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Class 7 - Wallpapers and Stationery - Expo Paris 1867

Class 7 - Wallpapers and Stationery at the Exhibition Expo Paris 1867

Most of our major industries are obliged to resort to exotic products and to pay a heavy tribute to foreign countries on a regular basis.

We feel neither afflicted nor humiliated by this kind of imposition, for most of them benefit those who suffer them more than those who levy them; but we are happy, however, to have to point out a very large industry which, in the manufacture of its finest products, finds in the country all the elements which are indispensable to it.

Is it necessary to say that it is the paper industry that we wish to designate? Yes, because this almost singular fact is ignored not only by consumers, but also by most of the agents who serve as intermediaries between the manufacturer and the buyer.

Printing papers, office papers and wallpapers, all are freed from the necessity of drawing from outside the smallest elements necessary for their most perfect execution.

This is not surprising in the case of the first two types of paper, whose various qualities are obtained by means of rags of thread, cotton or old rope put to pulp and subjected to various purification and bleaching operations.

For painted papers, this may be more surprising; but let it be known that the raw materials used today in their manufacture, gelatin, colours, ultramarine and even German gold, of which foreign industry had long held a monopoly, now come from our factories.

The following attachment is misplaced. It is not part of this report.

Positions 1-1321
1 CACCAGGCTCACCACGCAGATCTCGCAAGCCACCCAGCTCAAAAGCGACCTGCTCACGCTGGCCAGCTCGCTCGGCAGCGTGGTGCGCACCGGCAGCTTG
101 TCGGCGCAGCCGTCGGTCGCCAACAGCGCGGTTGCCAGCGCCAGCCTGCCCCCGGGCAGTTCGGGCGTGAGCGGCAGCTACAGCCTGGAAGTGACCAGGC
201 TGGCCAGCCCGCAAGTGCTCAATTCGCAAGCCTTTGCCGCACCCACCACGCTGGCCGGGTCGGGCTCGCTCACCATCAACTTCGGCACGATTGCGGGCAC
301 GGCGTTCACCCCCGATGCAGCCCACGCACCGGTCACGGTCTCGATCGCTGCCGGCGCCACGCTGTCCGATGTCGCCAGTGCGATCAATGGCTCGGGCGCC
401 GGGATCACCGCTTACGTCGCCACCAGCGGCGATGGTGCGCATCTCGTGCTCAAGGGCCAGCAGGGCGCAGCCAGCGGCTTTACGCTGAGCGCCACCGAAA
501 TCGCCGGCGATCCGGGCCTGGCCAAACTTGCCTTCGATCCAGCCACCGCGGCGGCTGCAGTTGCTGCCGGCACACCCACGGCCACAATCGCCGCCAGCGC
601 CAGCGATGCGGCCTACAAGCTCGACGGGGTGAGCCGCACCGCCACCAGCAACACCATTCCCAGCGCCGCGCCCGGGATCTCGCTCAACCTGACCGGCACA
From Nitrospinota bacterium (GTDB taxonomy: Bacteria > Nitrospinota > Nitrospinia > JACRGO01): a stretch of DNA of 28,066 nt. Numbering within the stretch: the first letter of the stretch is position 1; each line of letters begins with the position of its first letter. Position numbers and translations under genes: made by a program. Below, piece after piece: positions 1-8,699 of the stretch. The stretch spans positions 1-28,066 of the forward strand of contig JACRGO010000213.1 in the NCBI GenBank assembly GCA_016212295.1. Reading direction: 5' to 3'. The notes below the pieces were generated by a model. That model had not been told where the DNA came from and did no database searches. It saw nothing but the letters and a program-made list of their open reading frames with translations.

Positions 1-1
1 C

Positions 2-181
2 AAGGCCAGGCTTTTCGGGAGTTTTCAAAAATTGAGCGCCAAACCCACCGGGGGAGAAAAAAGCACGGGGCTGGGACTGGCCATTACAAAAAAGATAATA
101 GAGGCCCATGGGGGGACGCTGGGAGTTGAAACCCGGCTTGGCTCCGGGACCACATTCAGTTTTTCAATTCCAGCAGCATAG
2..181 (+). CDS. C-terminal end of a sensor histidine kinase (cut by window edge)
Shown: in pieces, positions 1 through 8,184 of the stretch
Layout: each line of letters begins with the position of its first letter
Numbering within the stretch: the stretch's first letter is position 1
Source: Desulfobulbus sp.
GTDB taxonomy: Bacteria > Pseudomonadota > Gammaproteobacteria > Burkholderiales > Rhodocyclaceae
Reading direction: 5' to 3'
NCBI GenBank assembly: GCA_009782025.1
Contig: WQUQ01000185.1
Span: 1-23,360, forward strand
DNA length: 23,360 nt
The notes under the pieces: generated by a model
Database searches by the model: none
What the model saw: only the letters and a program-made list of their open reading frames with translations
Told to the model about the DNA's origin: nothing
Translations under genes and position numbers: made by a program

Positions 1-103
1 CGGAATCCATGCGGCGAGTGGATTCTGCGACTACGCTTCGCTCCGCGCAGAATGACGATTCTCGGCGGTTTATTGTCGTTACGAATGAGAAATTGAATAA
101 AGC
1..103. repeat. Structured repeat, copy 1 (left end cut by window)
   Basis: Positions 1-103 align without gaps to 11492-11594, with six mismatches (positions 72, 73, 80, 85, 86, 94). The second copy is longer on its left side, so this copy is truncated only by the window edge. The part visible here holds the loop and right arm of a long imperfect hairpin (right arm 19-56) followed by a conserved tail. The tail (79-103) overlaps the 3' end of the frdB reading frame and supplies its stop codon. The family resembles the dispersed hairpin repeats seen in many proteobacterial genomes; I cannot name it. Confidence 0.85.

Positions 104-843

Let us first talk about wallpaper.

This manufacture, originating in China and Japan, was introduced into Europe by the Dutch in the middle of the sixteenth century. It was not until a hundred years later that our first attempts were made; they consisted of the manufacture of a velvety paper, which was a very imperfect imitation of the hangings then in fashion. Trials multiplied in France, England, Holland and Germany, without appreciable progress for this industry; but finally; in 1785, a Parisian, named Réveillon, head of a factory established by him in the Faubourg Saint-Antoine, imagined processes of execution so new and so ingenious that this branch of industry was, so to speak, revolutionized.

He must be considered the true inventor of wallpaper.

After him, Mr. Zuber of Rixheim (Haut-Rhin), whose factory dates from 1797, invented the manufacture of endless rolls, the process of fused dyes, printing by means of copper cylinders, and the apparatus for making striped paper.

Nothing could be more remarkable than the exhibition of this industrialist, who today holds the highest rank among our manufacturers.